Maybe people just aren’t used to it. Particularly in hardcore, there is usually a political platform of some sort, so maybe people are expecting or projecting that.
I think that’s part of it. Specifically, with journalists, there are only so many ways you can talk about a band. “It’s brutal,” or “It’s neck-breaking,” or something, so when you give people the opportunity to talk about something else and this narrative about the project, then people run away with it. It’s something that isn’t just, “Here’s this neck-breaking hardcore.” It’s a story. And people do the same thing over and over again. I think about how many interviews I’ve done where literally the interviewer says, “Hey, can you re-say all that stuff about your brother being in prison?” But I can’t be mad at it. The misinterpretation is something that has helped the band, and I think that, over time, when people look at the art away from all the articles, they’ll know what it is.
I found this quote from 2019 in IndyWeek when you were in the process of writing this: “Why am I the one traveling the world while my brother is stuck in prison?” Do you feel like you still stuck to that as an overarching theme?
There’s always the record you set out to make, and then there’s the record you make. I wanted to explore the record in two parts: the way that I saw something and the way that my brother saw, specifically, how something fucked me up and how something fucked him up. I think the record I ended up making isn’t that record. It ended up being more of this broad picture. Side A is action, cause. Side B is effect. “Taught to Steal,” “Dust Off,” they’re looking at this cross-section of things that are fucked up that both he and I saw. And then side B is more about the way that we operated in the world. This one is completely from my perspective though. He didn’t end up doing any writing on it.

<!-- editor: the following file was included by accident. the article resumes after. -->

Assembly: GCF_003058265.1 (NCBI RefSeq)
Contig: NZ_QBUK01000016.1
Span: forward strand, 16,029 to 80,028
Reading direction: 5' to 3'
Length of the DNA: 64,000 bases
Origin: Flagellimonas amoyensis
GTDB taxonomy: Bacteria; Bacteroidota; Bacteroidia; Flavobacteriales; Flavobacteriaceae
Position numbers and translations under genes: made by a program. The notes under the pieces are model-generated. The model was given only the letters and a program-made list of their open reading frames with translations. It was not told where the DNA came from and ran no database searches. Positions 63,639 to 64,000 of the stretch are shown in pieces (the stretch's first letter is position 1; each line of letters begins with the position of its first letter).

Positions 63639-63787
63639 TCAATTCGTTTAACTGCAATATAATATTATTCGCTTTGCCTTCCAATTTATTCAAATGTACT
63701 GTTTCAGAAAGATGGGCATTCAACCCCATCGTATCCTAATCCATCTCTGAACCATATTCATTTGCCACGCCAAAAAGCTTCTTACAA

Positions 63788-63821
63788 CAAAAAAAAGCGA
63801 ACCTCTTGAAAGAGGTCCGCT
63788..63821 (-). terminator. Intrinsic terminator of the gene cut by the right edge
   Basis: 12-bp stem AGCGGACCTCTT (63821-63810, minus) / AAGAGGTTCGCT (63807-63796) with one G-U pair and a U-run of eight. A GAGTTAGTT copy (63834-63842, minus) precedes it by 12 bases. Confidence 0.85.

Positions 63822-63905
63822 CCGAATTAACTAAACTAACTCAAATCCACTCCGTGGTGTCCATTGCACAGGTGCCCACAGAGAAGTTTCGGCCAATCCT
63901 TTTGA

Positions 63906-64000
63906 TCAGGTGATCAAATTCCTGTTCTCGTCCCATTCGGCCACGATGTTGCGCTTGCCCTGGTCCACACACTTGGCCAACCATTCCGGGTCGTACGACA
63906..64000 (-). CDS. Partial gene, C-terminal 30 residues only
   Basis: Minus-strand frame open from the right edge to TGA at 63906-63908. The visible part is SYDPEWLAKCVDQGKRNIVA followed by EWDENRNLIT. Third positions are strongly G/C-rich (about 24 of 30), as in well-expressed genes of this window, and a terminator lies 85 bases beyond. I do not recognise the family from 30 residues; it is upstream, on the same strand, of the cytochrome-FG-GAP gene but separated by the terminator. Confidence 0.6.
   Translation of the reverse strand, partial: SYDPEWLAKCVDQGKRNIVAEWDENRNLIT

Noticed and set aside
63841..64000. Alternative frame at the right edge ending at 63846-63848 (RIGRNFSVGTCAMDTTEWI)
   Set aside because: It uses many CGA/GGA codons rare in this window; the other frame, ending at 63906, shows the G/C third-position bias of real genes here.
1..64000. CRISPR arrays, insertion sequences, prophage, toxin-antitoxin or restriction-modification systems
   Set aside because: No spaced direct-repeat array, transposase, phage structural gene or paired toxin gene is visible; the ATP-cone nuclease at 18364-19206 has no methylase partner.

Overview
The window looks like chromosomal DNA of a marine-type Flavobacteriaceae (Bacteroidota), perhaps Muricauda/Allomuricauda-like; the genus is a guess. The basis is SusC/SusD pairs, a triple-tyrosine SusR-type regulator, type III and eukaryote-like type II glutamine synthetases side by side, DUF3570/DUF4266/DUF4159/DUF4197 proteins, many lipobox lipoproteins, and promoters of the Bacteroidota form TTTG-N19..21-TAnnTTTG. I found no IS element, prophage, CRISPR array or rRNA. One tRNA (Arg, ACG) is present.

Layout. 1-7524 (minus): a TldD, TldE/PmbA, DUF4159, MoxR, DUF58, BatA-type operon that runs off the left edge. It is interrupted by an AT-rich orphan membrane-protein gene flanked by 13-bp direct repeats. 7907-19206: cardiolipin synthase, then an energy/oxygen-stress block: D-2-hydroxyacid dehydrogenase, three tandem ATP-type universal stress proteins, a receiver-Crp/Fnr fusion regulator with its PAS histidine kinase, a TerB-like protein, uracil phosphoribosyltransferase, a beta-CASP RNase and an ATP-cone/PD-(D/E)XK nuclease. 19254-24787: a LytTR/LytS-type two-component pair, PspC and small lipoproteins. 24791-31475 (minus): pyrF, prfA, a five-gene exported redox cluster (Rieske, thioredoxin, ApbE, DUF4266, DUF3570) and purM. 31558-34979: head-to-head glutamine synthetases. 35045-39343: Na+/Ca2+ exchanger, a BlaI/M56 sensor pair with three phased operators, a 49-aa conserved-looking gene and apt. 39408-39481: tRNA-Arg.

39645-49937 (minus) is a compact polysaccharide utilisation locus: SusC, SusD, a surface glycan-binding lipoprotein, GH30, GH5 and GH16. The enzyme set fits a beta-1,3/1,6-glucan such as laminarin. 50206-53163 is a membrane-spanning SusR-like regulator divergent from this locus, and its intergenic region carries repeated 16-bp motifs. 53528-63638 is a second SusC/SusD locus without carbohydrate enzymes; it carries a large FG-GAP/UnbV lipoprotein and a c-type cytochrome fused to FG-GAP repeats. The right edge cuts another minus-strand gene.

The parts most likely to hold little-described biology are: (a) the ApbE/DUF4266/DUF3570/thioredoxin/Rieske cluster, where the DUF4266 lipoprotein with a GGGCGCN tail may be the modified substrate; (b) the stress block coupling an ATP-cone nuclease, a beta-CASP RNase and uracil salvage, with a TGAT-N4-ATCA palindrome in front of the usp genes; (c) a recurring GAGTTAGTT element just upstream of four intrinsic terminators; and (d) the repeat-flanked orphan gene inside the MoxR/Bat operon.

You do have a couple samples from him, right?
Yeah, he does the intro, and we talk in the middle.
Crime and punishment can be synonyms for cause and effect, and this is why I’m so excited about the arc you’ve created with these songs, just as a nerdy English teacher. It’s like a bildungsroman. It focuses on the moral and psychological growth of a person from youth to adulthood. That’s how this song cycle feels to me.
That’s exactly how it is. I would view most of Side A as childhood and most of Side B as adulthood.
Side A, especially with the first song, is like innocence, loss of innocence, and what lessons you take from that. It’s about this exposure to all of these things in your environment, and Side B is about the consequences of that exposure and how you cope with them.
(Read the rest of Cvlt Nation’s interview with Ian Shelton in Part 2.)
Crime and Punishment was produced, engineered, and mixed by Taylor Young at The Pit Recording Studio.
It was mastered by Brad Boatright at Audiosiege.
The layout and design is by Mark McCoy.
It is released by Closed Casket Activities.